Even so, such shortening should contribute greatly to wound trauma, terminal stability and straight-line penetration. And, even if you run the TSXes at absolutely top muzzle velocity in a .460 Weatherby, both slugs will be down to the 2,300 fps range before 200 yards anyway. From there on, they have been proven to 100 percent weight retention. Again, these are worse case numbers and in “lesser” cartridges, such as a Lott or Winchester Magnum with initial velocities in the 2,500 to 2,700 ballpark, 2,300 fps will occur well before 100 yards.

Despite the relatively high muzzle velocities, it is true these bullets shed velocity rather quickly. Those who have no interest in utilizing a .458 Winchester Magnum for much other than stopping large critters at close range would hardly consider this a shortcoming. However, those of us who’d like to use our .458s at longer ranges will have to face the fact that it just can’t be considered “flat shooting” beyond 250 to 300 yards, even with these lighter slugs. One look at the graph illustrates how drop becomes pronounced past 300 yards compared to a rather common 7mm magnum load. Not only that, figures for drift in a 10-mph crosswind are around 12 inches at 300 yards and double that amount at 400. If that wasn’t enough, velocity beyond 250 to 300 yards has dropped off to the point of delivering the performance of some of today’s larger revolver rounds. So much for all that thud and blunder hard off the muzzle of a .458!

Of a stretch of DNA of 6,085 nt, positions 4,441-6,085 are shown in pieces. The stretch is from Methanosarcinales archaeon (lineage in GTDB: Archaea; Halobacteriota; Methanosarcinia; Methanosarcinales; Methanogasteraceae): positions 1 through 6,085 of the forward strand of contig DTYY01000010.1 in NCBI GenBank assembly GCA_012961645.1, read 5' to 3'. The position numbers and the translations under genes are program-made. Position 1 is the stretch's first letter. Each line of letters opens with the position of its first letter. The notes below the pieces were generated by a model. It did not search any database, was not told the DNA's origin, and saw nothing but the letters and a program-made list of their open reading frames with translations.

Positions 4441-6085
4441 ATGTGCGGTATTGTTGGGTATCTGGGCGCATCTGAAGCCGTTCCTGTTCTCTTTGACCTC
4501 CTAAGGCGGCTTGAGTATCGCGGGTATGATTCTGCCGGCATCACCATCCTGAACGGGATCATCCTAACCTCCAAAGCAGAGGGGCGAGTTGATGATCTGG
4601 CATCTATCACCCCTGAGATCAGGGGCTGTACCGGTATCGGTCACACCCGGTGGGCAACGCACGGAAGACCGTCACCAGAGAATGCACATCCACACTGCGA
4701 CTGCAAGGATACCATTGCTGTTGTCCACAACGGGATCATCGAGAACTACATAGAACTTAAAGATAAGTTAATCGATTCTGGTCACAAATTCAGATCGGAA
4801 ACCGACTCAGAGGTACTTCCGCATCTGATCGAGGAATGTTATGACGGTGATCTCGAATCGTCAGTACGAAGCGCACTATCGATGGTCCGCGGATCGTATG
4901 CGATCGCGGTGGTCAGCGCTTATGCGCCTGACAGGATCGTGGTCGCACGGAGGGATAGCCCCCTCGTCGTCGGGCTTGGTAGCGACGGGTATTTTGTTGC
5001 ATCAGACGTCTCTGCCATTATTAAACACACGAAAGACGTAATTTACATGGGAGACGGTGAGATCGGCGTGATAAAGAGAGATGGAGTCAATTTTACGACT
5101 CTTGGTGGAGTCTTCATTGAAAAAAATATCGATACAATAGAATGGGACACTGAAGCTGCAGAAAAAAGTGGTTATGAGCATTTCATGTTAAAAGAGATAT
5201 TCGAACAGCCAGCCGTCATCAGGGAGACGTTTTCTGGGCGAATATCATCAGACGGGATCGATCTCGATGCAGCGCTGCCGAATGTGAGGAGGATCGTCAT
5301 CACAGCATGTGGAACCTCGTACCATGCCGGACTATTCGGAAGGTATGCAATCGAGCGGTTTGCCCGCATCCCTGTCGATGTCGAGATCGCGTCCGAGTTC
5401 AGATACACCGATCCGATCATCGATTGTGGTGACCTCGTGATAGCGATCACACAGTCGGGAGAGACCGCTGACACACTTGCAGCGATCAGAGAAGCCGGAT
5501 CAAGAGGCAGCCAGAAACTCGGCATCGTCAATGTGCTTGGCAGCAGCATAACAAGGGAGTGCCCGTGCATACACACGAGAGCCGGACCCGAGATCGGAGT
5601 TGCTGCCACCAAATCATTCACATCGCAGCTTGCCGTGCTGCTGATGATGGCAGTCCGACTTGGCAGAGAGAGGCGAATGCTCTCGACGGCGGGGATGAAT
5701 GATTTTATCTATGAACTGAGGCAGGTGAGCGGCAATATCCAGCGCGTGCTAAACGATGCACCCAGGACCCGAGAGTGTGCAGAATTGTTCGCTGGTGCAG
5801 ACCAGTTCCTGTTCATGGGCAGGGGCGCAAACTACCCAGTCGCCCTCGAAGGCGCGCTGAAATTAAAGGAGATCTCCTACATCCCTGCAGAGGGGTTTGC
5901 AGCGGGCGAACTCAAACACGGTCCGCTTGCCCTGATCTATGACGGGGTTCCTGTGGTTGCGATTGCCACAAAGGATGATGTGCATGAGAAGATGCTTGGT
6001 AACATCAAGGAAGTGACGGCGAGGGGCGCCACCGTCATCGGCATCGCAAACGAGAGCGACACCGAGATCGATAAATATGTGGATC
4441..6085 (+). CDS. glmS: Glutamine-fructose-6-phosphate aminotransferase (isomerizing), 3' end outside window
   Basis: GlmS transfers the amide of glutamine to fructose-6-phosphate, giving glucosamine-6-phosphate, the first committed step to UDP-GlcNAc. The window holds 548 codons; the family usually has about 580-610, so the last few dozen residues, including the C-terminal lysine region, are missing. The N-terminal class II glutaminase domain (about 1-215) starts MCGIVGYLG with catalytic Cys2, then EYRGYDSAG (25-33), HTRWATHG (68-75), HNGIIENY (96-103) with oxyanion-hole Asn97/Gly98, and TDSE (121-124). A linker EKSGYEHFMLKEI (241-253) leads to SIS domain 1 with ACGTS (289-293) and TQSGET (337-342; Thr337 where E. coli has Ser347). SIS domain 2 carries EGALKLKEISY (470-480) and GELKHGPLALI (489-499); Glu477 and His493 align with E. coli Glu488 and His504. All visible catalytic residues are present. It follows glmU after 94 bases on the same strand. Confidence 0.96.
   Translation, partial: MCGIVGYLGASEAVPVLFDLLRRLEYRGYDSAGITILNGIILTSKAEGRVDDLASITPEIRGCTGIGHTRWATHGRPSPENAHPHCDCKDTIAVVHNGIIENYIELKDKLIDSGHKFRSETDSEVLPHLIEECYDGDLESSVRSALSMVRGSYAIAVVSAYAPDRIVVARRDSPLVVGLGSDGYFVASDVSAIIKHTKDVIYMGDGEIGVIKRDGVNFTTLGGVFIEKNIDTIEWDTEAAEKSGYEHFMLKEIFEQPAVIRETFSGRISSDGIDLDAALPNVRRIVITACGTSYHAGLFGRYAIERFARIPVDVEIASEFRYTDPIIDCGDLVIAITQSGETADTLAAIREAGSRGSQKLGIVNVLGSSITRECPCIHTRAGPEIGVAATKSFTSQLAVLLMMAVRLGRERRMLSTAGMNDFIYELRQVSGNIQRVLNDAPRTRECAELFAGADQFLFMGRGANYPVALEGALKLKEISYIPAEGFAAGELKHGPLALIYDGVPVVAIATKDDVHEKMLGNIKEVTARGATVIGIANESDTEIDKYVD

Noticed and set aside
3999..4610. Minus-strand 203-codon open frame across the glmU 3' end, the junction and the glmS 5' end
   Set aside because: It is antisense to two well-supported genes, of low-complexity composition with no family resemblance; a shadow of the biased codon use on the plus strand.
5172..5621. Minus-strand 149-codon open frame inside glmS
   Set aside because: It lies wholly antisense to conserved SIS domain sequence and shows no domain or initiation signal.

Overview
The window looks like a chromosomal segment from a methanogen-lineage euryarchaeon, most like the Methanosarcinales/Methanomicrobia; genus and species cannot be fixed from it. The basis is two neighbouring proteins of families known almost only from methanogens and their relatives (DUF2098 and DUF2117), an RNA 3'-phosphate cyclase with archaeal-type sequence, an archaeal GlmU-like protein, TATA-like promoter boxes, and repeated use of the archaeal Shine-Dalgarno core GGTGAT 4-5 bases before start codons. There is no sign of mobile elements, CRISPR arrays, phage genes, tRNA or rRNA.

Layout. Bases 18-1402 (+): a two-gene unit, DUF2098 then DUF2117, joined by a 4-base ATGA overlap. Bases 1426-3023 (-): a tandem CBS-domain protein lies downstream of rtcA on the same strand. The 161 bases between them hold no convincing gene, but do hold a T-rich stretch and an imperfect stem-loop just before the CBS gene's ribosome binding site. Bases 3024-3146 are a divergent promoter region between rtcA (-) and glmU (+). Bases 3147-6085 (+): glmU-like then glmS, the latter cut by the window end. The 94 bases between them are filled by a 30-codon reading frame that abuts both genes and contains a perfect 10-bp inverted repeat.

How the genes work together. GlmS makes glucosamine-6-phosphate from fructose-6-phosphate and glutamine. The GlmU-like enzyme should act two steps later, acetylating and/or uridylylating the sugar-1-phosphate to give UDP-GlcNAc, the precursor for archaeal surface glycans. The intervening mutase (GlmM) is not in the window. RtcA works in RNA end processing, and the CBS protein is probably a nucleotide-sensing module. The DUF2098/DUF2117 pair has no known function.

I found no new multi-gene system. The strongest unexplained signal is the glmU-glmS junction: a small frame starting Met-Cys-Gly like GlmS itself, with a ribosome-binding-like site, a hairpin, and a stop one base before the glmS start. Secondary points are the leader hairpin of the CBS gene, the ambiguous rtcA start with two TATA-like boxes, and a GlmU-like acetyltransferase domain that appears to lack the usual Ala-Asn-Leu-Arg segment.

The lighter slugs do deliver some useful performance. The Barnes Reloading Manual #3 indicates higher ballistic coefficients for the old-style 300- and 350-grain X-Bullets, but the upgrade to the TSX style includes the move to a nose with a Secant ogive. This creates a very slight shoulder at the junction of the shank and nose radius, and while it robs a little bit of aerodynamic efficiency, it was done in the interest of improving accuracy. If my rifle is any indication, that goal was certainly met. All three types of test bullets grouped very well, especially the 350 TSX and 300 TTSX out to 400 yards from a 9-pound .458 Winchester Magnum (and the prodigious .469-inch funnel-shaped throat) with a 2.5x scope. Barnes has done an excellent job of making an accurate bullet and perhaps the inherent accuracy is also present in the 300-grain flatbase, and it would function better in a shorter-throated chamber.